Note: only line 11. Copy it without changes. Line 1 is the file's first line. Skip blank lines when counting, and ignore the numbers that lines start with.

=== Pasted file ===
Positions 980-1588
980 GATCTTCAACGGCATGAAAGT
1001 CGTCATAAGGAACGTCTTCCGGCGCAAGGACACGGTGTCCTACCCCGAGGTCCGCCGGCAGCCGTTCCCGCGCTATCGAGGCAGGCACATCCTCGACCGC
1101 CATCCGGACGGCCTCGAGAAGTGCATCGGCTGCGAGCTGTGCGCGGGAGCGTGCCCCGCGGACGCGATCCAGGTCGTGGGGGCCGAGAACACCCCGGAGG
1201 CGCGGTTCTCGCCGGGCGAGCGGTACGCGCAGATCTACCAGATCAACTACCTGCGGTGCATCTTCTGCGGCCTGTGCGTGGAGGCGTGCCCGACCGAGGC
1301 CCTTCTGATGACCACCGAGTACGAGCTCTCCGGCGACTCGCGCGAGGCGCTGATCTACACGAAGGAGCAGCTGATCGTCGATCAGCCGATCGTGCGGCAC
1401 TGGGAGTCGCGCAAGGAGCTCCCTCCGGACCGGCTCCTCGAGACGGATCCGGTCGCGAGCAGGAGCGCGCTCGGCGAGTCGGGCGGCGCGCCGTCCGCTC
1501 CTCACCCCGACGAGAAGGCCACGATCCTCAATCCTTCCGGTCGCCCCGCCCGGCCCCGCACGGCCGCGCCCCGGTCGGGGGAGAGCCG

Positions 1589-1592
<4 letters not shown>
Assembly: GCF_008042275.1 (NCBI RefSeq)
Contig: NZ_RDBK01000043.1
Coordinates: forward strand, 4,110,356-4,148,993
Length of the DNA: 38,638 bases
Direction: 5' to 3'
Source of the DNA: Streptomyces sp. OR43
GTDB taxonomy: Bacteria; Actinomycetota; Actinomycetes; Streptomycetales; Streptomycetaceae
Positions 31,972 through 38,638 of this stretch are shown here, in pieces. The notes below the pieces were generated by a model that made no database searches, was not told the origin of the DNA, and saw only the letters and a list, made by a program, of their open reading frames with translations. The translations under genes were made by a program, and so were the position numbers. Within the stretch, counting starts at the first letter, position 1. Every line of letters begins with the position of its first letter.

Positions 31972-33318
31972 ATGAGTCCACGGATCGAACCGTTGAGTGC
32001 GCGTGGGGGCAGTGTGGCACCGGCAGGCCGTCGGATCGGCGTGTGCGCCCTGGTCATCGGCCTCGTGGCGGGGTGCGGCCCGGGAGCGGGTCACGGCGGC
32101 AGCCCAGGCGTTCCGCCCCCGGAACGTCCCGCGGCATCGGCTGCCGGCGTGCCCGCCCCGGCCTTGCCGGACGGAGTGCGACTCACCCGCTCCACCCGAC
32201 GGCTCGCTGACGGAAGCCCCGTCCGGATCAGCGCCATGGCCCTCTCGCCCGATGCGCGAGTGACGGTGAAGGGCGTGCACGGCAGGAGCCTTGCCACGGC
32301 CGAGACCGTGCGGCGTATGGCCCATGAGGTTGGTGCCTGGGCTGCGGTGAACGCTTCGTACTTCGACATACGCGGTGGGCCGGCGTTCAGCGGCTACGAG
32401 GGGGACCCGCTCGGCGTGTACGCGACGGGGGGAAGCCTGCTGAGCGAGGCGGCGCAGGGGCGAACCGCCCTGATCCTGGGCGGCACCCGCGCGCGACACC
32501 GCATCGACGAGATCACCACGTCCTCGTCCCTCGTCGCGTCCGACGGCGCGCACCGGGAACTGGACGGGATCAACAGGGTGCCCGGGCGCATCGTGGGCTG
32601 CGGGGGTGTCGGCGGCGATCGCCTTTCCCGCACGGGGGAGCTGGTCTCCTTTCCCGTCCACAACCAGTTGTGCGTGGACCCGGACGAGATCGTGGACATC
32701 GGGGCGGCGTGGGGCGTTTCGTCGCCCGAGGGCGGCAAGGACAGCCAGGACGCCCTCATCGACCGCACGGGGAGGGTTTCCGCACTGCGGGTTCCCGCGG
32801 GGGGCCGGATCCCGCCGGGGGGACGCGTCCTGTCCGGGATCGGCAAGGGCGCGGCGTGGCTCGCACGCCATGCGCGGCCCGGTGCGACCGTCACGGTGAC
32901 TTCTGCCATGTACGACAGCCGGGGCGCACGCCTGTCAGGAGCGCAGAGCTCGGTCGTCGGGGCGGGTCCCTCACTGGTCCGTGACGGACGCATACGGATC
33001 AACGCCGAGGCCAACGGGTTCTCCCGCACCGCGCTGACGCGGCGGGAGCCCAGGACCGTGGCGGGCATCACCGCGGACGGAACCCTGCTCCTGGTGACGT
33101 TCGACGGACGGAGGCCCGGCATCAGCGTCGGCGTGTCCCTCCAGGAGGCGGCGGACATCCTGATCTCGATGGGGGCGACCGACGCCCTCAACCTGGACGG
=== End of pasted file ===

Assembly: GCF_008042275.1 (NCBI RefSeq)